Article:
• Former Executive Committee Member of Federation of Pakistan Chamber of Commerce & Industry.
  • Member Advisory Committee on Deutsche Gesellschaft für Internationale Zusammenarbeit (GIZ) GmbH.
  • Former Chairman/Director, Pakistan Hosiery Manufacturers & Exporters Association (PHMA).
  • Honorary Secretary, Dhoraji Cooperative Housing Society.
  • Honorary Secretary, Dhoraji Housing & Relief Trust.
  • Director, SITE Industrial Estate Limited.
  • Former President, SITE Association of Industry.
  • General Council Member of ICC World Chambers Federation (WCF).
  • Life Member SAARC Chamber of Commerce & Industry.
  • Life Member Karachi Club.
  • Chairman, Special Committee Bombay-Karachi Joint Chamber of Commerce & Industry.
  • Chief Coordinator, Commissioner–Karachi Chamber Liaison Committee (CCLC).
  • Coordinator, Governing Body Police Chamber Liaison Committee (PCLC).
  • Managing Director, Pakistan Hosiery & Textiles Manufacturers Inc., USA.
  • Former Chairman, Steering Committee on Espire Project Bavarian Employers‘ Association (bfz) GmbH.
  • Chief Coordinator, Pakistan Hosiery Manufacturers & Exporters Association.
  • Chairman to represent on USAID Pakistan Firms Project.
  • Former Director, Sindh Board of Investment SBOI.
  • Former Vice-President/Director, Karachi Chamber of Commerce & Industry.
  • Former Chairman, Pakistan Hosiery Manufacturers & Exporters Association.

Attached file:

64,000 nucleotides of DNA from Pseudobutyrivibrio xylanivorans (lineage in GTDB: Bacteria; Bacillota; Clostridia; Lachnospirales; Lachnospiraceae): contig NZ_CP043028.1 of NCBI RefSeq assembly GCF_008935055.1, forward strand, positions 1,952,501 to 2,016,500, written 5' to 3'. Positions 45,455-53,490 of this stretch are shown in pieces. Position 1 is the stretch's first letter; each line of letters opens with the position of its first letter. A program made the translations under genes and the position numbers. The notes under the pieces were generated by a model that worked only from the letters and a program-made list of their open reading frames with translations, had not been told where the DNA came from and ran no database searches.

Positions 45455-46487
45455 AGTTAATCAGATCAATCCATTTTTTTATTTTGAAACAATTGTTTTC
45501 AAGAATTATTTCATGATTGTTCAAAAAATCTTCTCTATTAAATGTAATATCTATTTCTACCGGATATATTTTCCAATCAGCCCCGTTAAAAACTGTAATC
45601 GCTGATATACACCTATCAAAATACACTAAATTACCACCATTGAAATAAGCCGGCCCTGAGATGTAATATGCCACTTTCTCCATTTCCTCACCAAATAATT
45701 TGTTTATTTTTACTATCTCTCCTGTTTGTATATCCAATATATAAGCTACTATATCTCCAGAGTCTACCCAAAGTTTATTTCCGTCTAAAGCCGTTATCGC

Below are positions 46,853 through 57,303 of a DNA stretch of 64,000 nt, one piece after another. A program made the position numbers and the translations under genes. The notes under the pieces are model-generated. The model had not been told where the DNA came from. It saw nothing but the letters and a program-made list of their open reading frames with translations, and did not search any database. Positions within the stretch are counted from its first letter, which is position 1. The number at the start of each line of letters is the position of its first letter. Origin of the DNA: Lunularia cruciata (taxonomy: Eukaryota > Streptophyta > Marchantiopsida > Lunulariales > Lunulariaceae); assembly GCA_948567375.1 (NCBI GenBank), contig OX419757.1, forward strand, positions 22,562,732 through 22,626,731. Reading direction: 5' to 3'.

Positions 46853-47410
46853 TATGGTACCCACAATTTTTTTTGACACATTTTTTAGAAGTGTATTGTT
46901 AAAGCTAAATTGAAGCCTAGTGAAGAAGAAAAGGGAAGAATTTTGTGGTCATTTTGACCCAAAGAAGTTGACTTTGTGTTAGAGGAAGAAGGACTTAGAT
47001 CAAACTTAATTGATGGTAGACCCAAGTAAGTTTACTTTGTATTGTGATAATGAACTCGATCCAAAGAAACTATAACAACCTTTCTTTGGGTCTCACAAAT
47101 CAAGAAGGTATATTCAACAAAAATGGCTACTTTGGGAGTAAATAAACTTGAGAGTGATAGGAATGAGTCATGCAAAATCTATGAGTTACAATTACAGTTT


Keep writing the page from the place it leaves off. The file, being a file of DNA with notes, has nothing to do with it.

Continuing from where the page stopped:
• Former Central Chairman, All Pakistan CNG Association. (Founder Member).
  • Chairman, Industry, Investment and Privatization, Karachi Chamber of Commerce & Industry.
  • Chairman Sub-Committee on Estate Management, Legal Affairs and Hospital of Karachi Chamber of Commerce & Industry (KCCI).
  • Chief, Governing Body Police Chamber Liaison Committee (PCLC).
  • Coordinator City District Government – Chamber Liaison Committee (CGCLC).


JUNAID ESMAIL MAKDA: KCCI’s proposals for federal budget FY20 cover a wide range of topics, including trade and industry development and its safeguards, ease of doing business, domestic and foreign investment in the economy, improving competitiveness, focus on development of domestic commerce, import substitution, and development of SMEs, among other areas. It has also asked for due share of Karachi in the federal and provincial developmental budgets. Implementation of the chambers’ growth oriented proposals would lead to fast paced economic growth through promotion of trade, business and industry in Pakistan.